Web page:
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Toners are seen as these magical products that clean up debris and ready your skin for the onslaught of products, but they come with their own agenda. So do you incorporate a facial toner into your daily skincare routine? It looks like you may want to rethink it. Are facial toners good for your skin? We need to revaluate that too.

Cleansing and toning have long been the compulsory foundation of any skincare routine, but it is time we revisit this dynamic duo.

While we relate to the luxury of wiping fragranced water across our face too, toners are steadily gaining flack for being a pointless and potentially harmful step in a skincare routine. Pegged as more sensory than beneficial, the purpose of toners is begging to be revisited.

Let us lay down the pros and cons so you can be the judge.

[Photos credited to respective brands]

What do toners actually do?

Toners are typically associated with two main benefits: rebalancing the skin after a wash and to “prep” the skin for all the skincare that is coming after. Some toners also have active ingredients like chemical exfoliants, which can help with skin renewal, though most formulas tend to be addled with astringents, stripping alcohols and fragrances.



The problem with the formula

An increase in skincare literacy has shown us that the trio of ingredients we listed above are the unholy trinity for your complexion. Instead of “reblancing” the skin, these highly drying ingredients tend to compromise your skin’s pH levels and moisture barrier.

These negatives then make your face more prone to a whole host of issues, including chronic dryness or overt sebum production in the long run. Astringents and fragrances are also never ideal for people with sensitive skin, as it can cause aggravation.

Myth #1: Toners rebalance the skin

Now, a case against the claims. Toners are used primarily to rebalance the skin after a wash, but we’ve pointed out how its harsh formulations fall far short of doing so. Don’t just look at this casual relationship to shelve your toner, though. We need to address the myth at the root of the problem, which is that your skin needs to be “rebalanced” after a wash.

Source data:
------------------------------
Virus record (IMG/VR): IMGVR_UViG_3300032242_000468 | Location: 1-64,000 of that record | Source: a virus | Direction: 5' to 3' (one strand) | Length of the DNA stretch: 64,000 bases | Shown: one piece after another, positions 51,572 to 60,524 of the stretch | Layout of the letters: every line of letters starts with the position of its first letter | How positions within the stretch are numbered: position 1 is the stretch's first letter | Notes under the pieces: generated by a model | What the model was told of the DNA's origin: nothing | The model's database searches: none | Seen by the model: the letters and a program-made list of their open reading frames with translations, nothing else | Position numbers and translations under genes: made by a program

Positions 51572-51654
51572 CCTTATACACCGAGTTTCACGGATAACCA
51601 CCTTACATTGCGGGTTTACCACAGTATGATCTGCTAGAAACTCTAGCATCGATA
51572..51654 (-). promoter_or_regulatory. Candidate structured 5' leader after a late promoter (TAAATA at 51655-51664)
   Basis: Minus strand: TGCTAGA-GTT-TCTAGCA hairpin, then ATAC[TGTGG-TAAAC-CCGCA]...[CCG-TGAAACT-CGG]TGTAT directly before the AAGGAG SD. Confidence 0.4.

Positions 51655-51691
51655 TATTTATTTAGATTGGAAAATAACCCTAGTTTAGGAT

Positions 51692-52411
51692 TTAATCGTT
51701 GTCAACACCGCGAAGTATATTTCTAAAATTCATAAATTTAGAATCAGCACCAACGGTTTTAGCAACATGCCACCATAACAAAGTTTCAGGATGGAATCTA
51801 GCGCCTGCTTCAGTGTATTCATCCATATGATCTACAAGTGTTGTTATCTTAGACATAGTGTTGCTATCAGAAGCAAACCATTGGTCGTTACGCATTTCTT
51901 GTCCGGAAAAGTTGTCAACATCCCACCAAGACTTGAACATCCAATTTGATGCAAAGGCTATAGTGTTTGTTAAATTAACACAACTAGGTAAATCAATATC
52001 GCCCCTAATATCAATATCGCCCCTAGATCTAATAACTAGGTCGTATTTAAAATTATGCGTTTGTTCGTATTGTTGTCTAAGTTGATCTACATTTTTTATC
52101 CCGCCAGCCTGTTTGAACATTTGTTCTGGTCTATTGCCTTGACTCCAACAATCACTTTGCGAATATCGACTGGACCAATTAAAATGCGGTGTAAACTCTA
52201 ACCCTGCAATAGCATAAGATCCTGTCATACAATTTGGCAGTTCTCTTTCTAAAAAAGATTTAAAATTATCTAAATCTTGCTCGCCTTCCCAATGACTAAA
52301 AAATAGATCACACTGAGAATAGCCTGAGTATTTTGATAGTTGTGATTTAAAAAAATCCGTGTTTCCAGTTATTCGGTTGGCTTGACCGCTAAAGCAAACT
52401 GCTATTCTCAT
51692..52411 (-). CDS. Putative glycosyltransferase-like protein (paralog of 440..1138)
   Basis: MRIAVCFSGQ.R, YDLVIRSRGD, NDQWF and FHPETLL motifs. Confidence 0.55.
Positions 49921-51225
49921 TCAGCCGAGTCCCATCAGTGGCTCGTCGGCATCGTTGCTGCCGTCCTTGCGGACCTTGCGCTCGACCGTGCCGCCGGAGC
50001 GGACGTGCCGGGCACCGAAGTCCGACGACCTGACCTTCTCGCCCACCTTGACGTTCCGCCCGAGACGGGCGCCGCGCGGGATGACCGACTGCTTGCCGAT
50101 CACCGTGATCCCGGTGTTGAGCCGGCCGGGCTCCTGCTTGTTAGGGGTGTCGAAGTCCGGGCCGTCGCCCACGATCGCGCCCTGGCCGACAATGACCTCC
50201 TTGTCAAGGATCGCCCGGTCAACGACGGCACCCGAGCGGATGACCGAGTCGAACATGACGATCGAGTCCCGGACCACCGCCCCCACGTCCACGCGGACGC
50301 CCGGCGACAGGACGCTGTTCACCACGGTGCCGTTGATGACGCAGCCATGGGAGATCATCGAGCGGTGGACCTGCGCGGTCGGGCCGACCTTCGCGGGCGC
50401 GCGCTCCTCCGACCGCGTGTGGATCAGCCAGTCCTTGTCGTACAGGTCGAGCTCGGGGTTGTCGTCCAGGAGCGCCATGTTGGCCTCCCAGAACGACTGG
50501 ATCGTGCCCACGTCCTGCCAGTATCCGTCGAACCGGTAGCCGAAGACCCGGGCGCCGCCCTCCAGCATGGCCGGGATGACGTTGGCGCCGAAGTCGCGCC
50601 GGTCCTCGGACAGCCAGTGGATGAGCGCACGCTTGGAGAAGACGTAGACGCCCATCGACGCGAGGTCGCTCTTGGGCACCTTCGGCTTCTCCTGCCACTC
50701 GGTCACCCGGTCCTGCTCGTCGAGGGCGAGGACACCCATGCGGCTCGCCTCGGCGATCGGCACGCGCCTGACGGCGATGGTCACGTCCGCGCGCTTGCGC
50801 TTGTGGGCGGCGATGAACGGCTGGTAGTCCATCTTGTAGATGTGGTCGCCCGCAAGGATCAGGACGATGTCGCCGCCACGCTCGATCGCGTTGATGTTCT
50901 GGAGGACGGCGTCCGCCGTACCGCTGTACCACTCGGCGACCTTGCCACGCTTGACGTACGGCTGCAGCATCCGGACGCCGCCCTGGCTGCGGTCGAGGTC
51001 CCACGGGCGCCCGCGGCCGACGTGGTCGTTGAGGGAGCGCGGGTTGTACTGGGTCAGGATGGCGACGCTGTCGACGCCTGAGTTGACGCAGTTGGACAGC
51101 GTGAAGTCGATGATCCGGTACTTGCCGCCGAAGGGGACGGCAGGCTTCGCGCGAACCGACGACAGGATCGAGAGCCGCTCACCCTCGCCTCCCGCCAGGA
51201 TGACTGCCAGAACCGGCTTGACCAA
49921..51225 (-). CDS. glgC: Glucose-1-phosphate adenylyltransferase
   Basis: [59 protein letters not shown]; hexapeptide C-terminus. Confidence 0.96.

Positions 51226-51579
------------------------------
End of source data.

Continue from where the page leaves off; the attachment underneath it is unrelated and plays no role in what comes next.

One of the most popular low pH face washes

What is supposedly being balanced? The pH of your skin. Healthy skin has an acidic pH, and one key goal of skincare is to maintain this. Any movement towards an alkaline end is going to result in breakout-causing bacteria having plenty of surface area to wreak havoc. With this in mind, many new generation face washes tend to have their pH carefully labelled on the bottle, and this number will always be neutral or less than 5.

Low-pH face washes are a must for healthy skin. The whole point of using them is to balance your skin, so following up with an astringent toner is really undoing all the benefits of this first step.

Myth #2: Toners prep the skin for the rest of your routine

This is not technically wrong. Having moist skin (think post-shower) does help product absorb more rapidly into the skin. But, water suffices just as well. Having slightly damp towel-dried skin and going in with the rest of your routine is more than enough to facilitate product absorption, and you do not need fragranced waters to do so.

Krave Beauty’s exfoliating toner is a good one

Wait, so… do I give up on toners entirely?

It really depends on what you’re getting out of the product. If it is to rebalance or prep your skin, then ditch it as you’re far better off investing in a low pH cleanser to do the job.

However, not all toners are a skincare bane. There are a fair amount that use active ingredients such as glycolic acid to gently exfoliate the skin after a wash, or hyaluronic acid to deeply hydrate. These then tend to function as lighter treatments for the skin, if you will. Just remember to keep an eye out for harsh ingredients like heavy concentrations of fragrances or witch hazel as the goal is to fortify, not compromise your skin.

This article first appeared on Lifestyle Asia Singapore.